EXCLUSIVE: Comedy king Chuck Lorre is expanding his relationship with CBS with a new half-hour project, which is instantly becoming a top prospect for the network’s fall 2013 schedule. The network has given a pilot production order to Mom, a multi-camera comedy from Lorre, who is behind half of CBS’ comedy series: Two And A Half Men, The Big Bang Theory and Mike & Molly. Lorre co-wrote Mom on spec with two members of his Two And A Half Men team, executive producer Eddie Gorodetsky and story editor Gemma Baker. Mom centers on a newly sober single mom who tries to pull her life together in Napa Valley. The project, which was developed internally at Warner Bros TV, marks Lorre’s first project under the blockbuster new four-year deal he inked with the studio in September. It also marks Lorre’s return to comedies with a female lead where he had success in the 1990s with Grace Under Fire and Cybill.
Back in early 2011 when Charlie Sheen went on a rampage trashing Two And A Half Men, the brunt of his attacks were directed at the show’s co-creator/executive producer Chuck Lorre. Almost two years later, Sheen is back at it, blaming Lorre for his former co-star Angus T. Jones‘ controversial video testimonial for Forerunner Christian Church, in which the young actor referred to Men as “filth” and urged viewers to “stop watching it.” “Obviously, not having been there for some time, the Angus T. Jones that I knew and still love is not the same guy I saw on YouTube yesterday,” Sheen told TMZ. “I dare anyone to spend 10 years in the laugh-track that is Chuck Lorre’s hive of oppression and not suffer some form of an emotional tsunami.”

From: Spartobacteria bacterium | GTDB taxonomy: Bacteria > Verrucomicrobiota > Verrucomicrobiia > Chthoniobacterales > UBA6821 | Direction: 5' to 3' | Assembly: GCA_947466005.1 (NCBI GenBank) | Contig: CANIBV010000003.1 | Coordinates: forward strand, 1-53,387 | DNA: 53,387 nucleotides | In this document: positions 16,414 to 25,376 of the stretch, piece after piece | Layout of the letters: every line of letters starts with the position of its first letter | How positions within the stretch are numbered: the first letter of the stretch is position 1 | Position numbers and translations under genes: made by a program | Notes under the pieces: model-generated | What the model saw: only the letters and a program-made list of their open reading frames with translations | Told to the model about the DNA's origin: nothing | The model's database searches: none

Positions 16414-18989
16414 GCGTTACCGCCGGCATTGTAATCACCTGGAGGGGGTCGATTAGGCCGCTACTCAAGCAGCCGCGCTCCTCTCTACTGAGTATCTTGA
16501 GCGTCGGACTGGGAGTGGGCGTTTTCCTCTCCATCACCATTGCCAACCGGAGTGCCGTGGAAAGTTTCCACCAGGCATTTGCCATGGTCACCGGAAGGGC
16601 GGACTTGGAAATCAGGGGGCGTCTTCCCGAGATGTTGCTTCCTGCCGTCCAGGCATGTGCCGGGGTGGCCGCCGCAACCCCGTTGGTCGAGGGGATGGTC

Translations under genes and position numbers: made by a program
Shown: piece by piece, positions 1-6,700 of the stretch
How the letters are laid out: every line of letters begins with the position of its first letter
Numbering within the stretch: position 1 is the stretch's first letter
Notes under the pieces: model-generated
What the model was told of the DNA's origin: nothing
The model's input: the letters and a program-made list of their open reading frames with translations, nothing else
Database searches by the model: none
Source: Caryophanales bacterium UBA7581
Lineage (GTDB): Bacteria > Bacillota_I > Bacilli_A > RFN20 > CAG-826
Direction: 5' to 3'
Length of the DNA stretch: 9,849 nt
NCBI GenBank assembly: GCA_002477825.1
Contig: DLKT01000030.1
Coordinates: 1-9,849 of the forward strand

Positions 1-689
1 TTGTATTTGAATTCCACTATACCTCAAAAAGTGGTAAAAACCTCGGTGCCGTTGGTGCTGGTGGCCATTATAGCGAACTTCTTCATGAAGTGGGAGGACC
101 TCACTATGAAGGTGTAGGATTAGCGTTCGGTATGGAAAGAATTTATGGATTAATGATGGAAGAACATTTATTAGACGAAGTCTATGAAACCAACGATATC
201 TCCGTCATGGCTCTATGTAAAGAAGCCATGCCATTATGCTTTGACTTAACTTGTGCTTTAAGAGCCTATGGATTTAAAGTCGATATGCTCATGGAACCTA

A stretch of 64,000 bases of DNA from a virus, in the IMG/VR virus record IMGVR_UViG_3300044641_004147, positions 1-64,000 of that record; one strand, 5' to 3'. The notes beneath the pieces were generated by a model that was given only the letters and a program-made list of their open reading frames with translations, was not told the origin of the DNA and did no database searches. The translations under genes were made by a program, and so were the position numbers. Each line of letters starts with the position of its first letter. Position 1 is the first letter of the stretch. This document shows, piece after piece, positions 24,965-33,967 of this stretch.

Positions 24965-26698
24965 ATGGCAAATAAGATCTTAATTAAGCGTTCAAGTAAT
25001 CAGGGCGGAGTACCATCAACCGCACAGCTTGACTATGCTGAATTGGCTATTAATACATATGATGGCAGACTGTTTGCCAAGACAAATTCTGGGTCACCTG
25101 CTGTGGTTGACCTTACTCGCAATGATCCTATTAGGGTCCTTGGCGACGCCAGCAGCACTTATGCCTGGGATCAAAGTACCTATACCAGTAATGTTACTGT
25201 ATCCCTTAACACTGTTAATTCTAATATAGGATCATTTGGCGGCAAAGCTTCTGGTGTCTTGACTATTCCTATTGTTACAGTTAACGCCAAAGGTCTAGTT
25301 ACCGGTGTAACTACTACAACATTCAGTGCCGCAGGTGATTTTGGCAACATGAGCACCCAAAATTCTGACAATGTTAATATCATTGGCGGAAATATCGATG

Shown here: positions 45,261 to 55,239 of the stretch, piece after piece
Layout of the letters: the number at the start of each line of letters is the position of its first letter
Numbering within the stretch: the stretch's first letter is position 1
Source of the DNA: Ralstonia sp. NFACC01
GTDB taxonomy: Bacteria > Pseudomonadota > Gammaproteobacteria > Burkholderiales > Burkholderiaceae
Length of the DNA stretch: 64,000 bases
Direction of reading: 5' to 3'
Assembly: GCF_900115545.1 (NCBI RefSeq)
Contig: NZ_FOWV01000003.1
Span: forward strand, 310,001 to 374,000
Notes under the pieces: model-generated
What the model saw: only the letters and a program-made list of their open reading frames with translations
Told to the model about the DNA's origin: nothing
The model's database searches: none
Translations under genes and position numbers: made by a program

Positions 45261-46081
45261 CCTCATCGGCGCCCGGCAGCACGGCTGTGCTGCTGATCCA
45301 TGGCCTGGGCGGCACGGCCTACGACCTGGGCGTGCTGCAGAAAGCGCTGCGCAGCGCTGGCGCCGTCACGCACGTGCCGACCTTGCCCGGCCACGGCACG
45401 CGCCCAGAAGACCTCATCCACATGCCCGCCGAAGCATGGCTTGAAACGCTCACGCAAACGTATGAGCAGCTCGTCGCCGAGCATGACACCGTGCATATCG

For his part, Jones never took shots at Lorre in his comments on Men. And in his statement about the video remarks issued yesterday, Jones personally acknowledged Lorre as one of the people “responsible for what has been one of the most significant experiences in my life to date.” Here is a photo of the two a month ago when Jones attended …
Chuck Lorre had some harsh words in his latest vanity card about Mitt Romney’s ability to relate to most Americans and “idiotic game shows like The Bachelor.” But he chose to address those topics and more last night online – not on CBS. “I’ve decided to save everybody a lot of unhappiness and not submit this week’s vanity card to the CBS censors (I know when I’ve crossed the line with these things and don’t need a bunch of corporate lawyers getting their cotton blend panties in a bunch). Accordingly, I’ve banished the offending card to that dark place where all my offending cards go — the internet,” wrote The Big Bang Theory executive producer in the card that popped up for a second at the end of last night’s show. Here’s what Lorre wrote online:
CHUCK LORRE PRODUCTIONS, #397
CENSORED BY ME
What does it say about us when we are simultaneously pro-life and pro AK-47′s? What does it say about us when God’s will would allow a rapist to ask for shared custody and child support payments? What does it say about us when a black guy’s in charge and we say things like “it’s time to take America back”? What does it say about us when we think the institution of marriage is threatened by gay people who love each other, but not by idiotic game shows like “The Bachelor”? What does